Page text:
Advanced Werewolf

After years of playing Werewolf, we found a few problems with our games. Mostly, they lasted for hours, because we found that werewolves crack eventually, and it was hard to spot them without taking a lot of time. While this was interesting, it meant that one game would take all night long, and many people would not play if that’s what it entailed. The other problem is that one person would get killed by the werewolves immediately, and so they would not really get to play. That’s no fun. So we play with following changes:

  1. Timed Days: An open and public timer is set to three minutes per live player at the beginning of each day. If the players lynch someone, then the day ends immediately. If time runs out, the day is over and there is no lynching. We have also tried two minutes per live player, and that is pretty fast but still fun. We also have tried a straight 15 minute or 10 minute day, and those work well, too.
  2. No First Night Kill: On the first night, the moderator has the werewolves open their eyes and find each other, and then close their eyes, without mauling anyone. The seer stays asleep, without getting a vision. We feel it is hard enough being a werewolf without the seer having one more vision. We actually play this round without a moderator. One of the players can say the lines while everyone has their eyes closed. “Werewolves open your eyes. Find each other.” The player waits a few seconds, and says “Werewolves, close your eyes.” The player waits a little longer and say, “Everyone open your eyes.” The player who says the lines may or may not actually be a werewolf. This is great when everyone wants to play, because you don’t need a non-player moderator. Unless the players fail to lynch someone, the first player lynched becomes the moderator for the next night.
  3. Village Stays Together: We have found it particularly helpful to the villagers to split off and have private conferences in other rooms. It is so helpful that we don’t allow them in our games. Everyone must stay in the same room, although you can always whisper to someone.

iPhone Werewolf

Kory Heath has created Werewolf for the iPhone, so you don’t need a moderator at all.  His game uses the above rules.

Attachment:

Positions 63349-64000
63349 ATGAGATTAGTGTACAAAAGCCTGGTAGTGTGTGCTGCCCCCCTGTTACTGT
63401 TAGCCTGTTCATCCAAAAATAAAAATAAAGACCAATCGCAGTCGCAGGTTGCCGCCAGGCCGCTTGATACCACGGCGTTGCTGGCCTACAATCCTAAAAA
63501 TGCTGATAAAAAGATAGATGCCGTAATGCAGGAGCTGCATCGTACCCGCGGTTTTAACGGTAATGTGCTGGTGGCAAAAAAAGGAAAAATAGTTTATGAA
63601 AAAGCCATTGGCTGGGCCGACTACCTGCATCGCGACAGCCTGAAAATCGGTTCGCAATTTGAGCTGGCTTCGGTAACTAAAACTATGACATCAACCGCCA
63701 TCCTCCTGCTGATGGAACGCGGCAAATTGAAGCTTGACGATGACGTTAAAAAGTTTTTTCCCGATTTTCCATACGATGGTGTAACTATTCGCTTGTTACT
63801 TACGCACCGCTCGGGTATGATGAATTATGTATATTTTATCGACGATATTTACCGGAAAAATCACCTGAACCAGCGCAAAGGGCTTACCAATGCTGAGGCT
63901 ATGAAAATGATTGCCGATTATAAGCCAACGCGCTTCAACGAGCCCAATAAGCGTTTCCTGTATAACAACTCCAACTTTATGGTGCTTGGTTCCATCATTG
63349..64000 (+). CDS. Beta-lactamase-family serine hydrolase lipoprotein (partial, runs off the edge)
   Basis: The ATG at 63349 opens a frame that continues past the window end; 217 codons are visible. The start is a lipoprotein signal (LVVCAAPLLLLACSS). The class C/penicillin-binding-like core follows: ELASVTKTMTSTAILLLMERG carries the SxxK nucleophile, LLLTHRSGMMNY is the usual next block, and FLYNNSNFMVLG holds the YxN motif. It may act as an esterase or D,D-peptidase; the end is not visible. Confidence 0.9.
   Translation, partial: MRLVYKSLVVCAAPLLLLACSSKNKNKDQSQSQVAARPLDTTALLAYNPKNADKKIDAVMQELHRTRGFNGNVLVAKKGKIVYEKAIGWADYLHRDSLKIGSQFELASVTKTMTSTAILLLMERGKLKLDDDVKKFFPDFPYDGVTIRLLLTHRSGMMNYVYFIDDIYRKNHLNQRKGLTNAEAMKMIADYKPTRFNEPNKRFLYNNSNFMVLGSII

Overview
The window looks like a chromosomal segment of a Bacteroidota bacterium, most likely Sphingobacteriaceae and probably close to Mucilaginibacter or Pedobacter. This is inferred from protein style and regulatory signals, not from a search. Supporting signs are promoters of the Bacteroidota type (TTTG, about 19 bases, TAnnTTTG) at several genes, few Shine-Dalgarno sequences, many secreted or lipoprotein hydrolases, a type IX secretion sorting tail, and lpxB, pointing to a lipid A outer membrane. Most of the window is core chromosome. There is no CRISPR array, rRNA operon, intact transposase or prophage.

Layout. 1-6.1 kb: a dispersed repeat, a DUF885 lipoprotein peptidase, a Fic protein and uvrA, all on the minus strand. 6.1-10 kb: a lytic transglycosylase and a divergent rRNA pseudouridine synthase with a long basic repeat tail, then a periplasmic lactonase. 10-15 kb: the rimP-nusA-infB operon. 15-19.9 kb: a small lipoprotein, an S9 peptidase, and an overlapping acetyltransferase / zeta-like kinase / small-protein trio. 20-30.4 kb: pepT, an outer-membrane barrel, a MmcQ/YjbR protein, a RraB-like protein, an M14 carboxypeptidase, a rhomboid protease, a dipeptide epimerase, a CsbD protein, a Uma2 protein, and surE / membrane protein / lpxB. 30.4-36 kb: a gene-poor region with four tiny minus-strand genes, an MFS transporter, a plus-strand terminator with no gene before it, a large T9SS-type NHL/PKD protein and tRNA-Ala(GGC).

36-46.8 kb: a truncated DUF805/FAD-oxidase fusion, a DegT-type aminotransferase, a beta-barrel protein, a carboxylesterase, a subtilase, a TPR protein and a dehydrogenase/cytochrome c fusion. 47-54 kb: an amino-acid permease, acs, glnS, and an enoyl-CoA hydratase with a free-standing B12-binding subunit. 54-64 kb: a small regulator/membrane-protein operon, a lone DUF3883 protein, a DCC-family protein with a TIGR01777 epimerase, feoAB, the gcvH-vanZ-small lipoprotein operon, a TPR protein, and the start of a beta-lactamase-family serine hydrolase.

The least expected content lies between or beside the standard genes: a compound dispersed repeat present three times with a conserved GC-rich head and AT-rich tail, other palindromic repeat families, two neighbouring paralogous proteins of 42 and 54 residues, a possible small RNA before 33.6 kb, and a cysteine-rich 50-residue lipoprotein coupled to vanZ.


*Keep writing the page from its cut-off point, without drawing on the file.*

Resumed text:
Tournament Werewolf

For tournament games, the advanced rules given above are used, and each tournament game must start with exactly nine players. Whoever is alive at the end of the game gets three points, and whoever is dead loses one point. Players may play as many or as few games as they wish, with the winner being the one with the most points. We played this at Origins, but we found that most of the players did not want to participate in the tournament because they found it too limiting. In our own games, we have an official score keeper who is keeping a running tally of all the games we have played, and has ranked the abilities of each player. Not surprisingly, the score keeper happens to be winning.

Our Experience

Andy Plotkin taught us Werewolf, and we enjoyed the game and have played it hundreds of times. At first, we could not catch the werewolves, and the werewolves usually won. It was a strange game when the villagers succeeded, and usually required lucky guesses with the seer. After a while, we started to figure out what people’s tells were, how to spot a liar, and when a person was being nervous for unrelated reasons. Then, the werewolves usually lost, and in fact it became common that we’d get both werewolves in two or three lynchings. Then, we learned to lie. We were openly discussing each other’s tells, and we all worked to suppress our own and find ways to appear innocent when actually guilty. Now, when we play, it’s still very tough for the werewolves, because on balance it is easier to catch a liar than be one, but the werewolves often get much further in the game than before.

We have designed many other games that have all these interesting aspects without the one thing we hate about werewolf: elimination. We don’t like how players are kicked out of the game and have to go off and do something else. We created Covert Action, Criminals, and Are You the Traitor.


Andy Plotkin did extensive statistical analysis of the game.